The Big Idea
Ecuador | IMF debate
Siobhan Morden | September 29, 2023
This document is intended for institutional investors and is not subject to all of the independence and disclosure standards applicable to debt research reports prepared for retail investors.
The winner of October’s presidential election in Ecuador will almost certainly have to turn to the topic of the International Monetary Fund ahead of large debt repayments due from 2024 through 2025. The repayment schedule is not overly onerous, but it also coincides with a pickup in Eurobond payments, El Nino climatic shocks and a structural fiscal deficit of 4% to 5% of GDP. The prospects of another IMF program under a possible Noboa administration seems like an obvious policy choice but only a solution if there is serious commitment to fiscal discipline.
It is certainly not encouraging that the presidential candidates have avoided the topic of an IMF program, and more importantly, have avoided the most controversial topic of the structural fiscal deficit. The populist campaign rhetoric of higher spending and heterodox financing only complicate and contradict the current budget realities. The next administration may want to put politics first through the short interim mandate from December 2023 through May 2025. However, there isn’t much breathing room in light of scarce financing sources, a rigid budget and a structural shortfall. It is also hard to rally broad public support for austerity after having campaigned on a populist agenda. The typical political strategy is to act surprised on the budget deficit and then blame the problem on the predecessor. This may provide some interim political goodwill, but it is not clear that the next administration will pivot towards an austerity agenda.
The muddling through approach may initially work but becomes less viable once payments start to accelerate into next year. The IMF is not a likely favorite option, especially with conditions imposed by an IMF program. But making outright bulky payments is less realistic under structural budget and financing constraints. There is probably goodwill on both sides to avoid default on IMF loans and maybe even increase prospects for more multilateral financing. This latter assumption is not so robust and will depend on the strength and success of the program itself. However, the initial vote of confidence of an IMF program could bring in other multilateral lenders. The prior IMF program could serve as a template. It imposed heavy requirements for good governance. This would provide some support to the next administration to tackle non-controversial, administrative reforms.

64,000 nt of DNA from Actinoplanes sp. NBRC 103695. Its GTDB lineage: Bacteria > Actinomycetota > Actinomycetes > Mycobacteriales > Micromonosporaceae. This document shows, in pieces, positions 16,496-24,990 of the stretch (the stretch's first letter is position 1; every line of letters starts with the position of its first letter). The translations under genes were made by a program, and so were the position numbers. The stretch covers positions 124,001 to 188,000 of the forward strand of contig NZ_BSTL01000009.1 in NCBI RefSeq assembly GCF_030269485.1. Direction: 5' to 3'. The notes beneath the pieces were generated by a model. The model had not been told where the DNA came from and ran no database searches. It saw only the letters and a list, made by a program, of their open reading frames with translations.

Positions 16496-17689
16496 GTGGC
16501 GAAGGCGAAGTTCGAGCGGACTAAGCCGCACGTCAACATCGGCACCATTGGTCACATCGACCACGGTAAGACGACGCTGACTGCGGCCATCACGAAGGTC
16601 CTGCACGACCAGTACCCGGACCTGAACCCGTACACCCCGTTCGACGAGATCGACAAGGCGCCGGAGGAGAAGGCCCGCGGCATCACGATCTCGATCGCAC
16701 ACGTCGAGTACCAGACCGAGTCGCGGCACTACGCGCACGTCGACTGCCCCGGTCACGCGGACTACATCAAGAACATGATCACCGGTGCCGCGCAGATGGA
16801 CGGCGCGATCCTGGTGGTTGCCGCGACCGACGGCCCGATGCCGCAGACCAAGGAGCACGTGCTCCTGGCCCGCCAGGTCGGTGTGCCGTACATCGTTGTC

The next administration cannot avoid a medium-term fiscal plan under an IMF program. The fiscal problem was left unresolved even after successful conclusion of the last program. The resurgence in oil prices should provide some flexibility but provides no solution to the medium-term structural deficit. If the environmentally friendly Noboa administration reduced the distortive fuel subsidies, then this would represent a game changer to tackle the structural fiscal deficit. The Yasuni referendum may encourage debate about fuel subsidies. The other alternative is to postpone the shutdown. Noboa was the only presidential candidate to openly endorse the oil field shutdown but there is legal ambiguity on interpreting the referendum results. The forfeited loses of 1% of GDP in fiscal revenues should force some policy response. The motivations for an IMF program may focus more on borrowing and less on fiscal adjustment. There is still high uncertainty around whether this surprise front-runner candidate has a clear economic plan and whether there is commitment to medium term fiscal discipline.
Another IMF program remains my base case scenario. This may not represent the first policy announcement of a new administration, but the possibility should rise throughout next year. El Nino could also serve as the excuse. A formal program with guidelines and technical assistance should provide some market confidence. However, an IMF program in itself is not a solution (referencing the last “successful” program and still unresolved debt repayment capacity). A weak program would not resolve the fiscal problem while the execution risks would be higher under a stricter program. The positive shock to confidence and higher bond prices require commitment to fiscal discipline and support from the political establishment. For now, I remain skeptical. Bond prices continue to hover at the ceiling of the year-to-date distressed trading band after the recent populist rhetoric and a track record among society and politicians of ignoring structural problems.